German lawmakers are debating Thursday whether to require all people aged 60 and over in the country to be vaccinated against the coronavirus—a compromise solution the government hopes will receive a parliamentary majority.
Chancellor Olaf Scholz and his health minister had originally called for a vaccine mandate to apply to all adults in Germany, but some government lawmakers and most of the opposition have balked at the idea.
After months of haggling, a cross-party group has proposed that only older people will be required to get the shot, though there will be compulsory counseling for all adults to help them weigh up the advantages and risks of vaccination against COVID-19.
Two opposition proposals are also being debated: the center-right Union bloc has proposed preparing a vaccine register to determine who has received a shot, but opposes a requirement to get one. The far-right Alternative for Germany party objects to any mandate and wants the existing vaccine requirement for health workers repealed.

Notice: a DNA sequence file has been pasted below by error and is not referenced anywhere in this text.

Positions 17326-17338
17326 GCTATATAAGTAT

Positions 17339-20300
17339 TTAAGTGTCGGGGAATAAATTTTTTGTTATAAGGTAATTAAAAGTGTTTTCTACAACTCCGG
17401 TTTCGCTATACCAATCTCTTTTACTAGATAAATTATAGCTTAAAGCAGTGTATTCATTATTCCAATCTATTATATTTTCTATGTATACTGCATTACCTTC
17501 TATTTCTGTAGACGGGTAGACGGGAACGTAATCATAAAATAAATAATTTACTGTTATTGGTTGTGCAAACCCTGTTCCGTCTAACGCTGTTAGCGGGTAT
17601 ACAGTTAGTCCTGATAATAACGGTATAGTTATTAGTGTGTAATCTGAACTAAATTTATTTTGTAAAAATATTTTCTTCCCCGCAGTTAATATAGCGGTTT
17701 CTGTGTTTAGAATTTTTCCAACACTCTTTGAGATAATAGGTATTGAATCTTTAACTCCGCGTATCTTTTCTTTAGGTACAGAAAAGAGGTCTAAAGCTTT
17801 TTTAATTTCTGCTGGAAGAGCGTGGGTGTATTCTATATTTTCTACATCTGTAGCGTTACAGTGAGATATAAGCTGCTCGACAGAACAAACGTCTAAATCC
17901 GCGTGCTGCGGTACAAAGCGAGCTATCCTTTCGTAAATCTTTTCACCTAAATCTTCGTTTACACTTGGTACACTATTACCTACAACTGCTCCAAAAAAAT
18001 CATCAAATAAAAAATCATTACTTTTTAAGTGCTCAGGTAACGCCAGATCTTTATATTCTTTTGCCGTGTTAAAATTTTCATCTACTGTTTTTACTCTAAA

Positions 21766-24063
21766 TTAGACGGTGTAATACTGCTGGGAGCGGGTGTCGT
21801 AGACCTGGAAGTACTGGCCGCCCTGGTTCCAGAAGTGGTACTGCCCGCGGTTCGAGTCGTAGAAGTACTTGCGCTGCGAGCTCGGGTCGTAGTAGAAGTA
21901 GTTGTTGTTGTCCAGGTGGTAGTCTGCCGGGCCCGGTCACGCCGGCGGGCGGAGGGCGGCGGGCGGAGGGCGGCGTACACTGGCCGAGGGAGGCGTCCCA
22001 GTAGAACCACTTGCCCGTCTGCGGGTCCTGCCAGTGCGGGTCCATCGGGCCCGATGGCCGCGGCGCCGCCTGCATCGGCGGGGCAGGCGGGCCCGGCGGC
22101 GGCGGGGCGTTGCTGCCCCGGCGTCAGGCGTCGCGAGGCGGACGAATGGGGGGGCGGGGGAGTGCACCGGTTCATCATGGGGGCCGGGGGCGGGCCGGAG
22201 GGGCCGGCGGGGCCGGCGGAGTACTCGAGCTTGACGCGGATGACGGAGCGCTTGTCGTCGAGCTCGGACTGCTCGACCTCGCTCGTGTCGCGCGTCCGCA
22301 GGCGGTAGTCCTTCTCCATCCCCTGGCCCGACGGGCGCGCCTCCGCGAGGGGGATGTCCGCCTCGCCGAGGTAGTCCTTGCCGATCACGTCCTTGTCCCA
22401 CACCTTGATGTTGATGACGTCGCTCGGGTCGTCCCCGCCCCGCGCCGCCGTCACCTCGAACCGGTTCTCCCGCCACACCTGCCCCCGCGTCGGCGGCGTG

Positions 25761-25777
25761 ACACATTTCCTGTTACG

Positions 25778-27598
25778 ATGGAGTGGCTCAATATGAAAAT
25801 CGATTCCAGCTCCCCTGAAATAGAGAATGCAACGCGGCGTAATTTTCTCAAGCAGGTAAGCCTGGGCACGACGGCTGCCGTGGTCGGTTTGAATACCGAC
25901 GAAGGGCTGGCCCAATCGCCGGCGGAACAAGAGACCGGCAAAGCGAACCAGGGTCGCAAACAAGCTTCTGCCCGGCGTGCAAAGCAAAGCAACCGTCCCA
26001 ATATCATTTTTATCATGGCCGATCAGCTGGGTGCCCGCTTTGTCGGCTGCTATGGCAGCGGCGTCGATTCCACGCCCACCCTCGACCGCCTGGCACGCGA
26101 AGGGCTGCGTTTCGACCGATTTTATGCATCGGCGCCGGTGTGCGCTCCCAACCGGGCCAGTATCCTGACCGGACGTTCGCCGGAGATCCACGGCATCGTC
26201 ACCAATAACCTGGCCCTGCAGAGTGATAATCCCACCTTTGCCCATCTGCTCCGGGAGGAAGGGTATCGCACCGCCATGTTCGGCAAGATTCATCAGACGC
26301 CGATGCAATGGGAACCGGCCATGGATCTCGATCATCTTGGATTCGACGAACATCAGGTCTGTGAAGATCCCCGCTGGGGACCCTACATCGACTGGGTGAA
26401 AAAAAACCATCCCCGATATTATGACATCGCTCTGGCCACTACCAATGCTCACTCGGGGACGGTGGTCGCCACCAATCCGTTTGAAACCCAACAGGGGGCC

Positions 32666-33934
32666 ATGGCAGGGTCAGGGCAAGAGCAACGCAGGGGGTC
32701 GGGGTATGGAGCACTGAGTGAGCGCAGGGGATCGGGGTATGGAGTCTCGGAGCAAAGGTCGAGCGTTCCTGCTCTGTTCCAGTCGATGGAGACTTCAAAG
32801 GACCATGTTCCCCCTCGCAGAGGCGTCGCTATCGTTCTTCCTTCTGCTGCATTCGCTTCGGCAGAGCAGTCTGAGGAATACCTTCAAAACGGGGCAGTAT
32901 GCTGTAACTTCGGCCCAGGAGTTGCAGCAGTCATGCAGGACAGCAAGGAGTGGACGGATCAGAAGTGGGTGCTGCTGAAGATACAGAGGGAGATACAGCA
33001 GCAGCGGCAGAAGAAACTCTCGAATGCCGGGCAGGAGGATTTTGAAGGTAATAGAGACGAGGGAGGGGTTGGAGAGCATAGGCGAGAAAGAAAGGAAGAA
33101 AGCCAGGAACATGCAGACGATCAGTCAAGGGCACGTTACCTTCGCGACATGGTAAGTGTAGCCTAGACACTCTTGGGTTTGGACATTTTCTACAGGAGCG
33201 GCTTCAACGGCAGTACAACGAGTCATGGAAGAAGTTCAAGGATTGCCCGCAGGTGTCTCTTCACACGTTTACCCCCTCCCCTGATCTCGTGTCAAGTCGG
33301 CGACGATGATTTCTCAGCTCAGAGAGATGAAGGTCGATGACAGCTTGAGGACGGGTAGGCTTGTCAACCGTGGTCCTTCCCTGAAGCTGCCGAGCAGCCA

Germany has managed the pandemic well compared to some of its European neighbors, with fewer deaths per capita than Italy, France, Britain or Sweden.
Social Democratic lawmaker Dagmar Schmidt, who presented the compromise bill targeting over-60s, noted that the number of infections has been going down lately.
Official figures show the confirmed coronavirus cases in Germany declined in recent weeks from a peak of about 300,000 daily to just over 200,000 in the past 24 hours. There were 328 COVID-related deaths, according to Germany’s disease control agency.
But Schmidt said it was necessary to prepare for a new rise in cases and a possible new variant later in the year.
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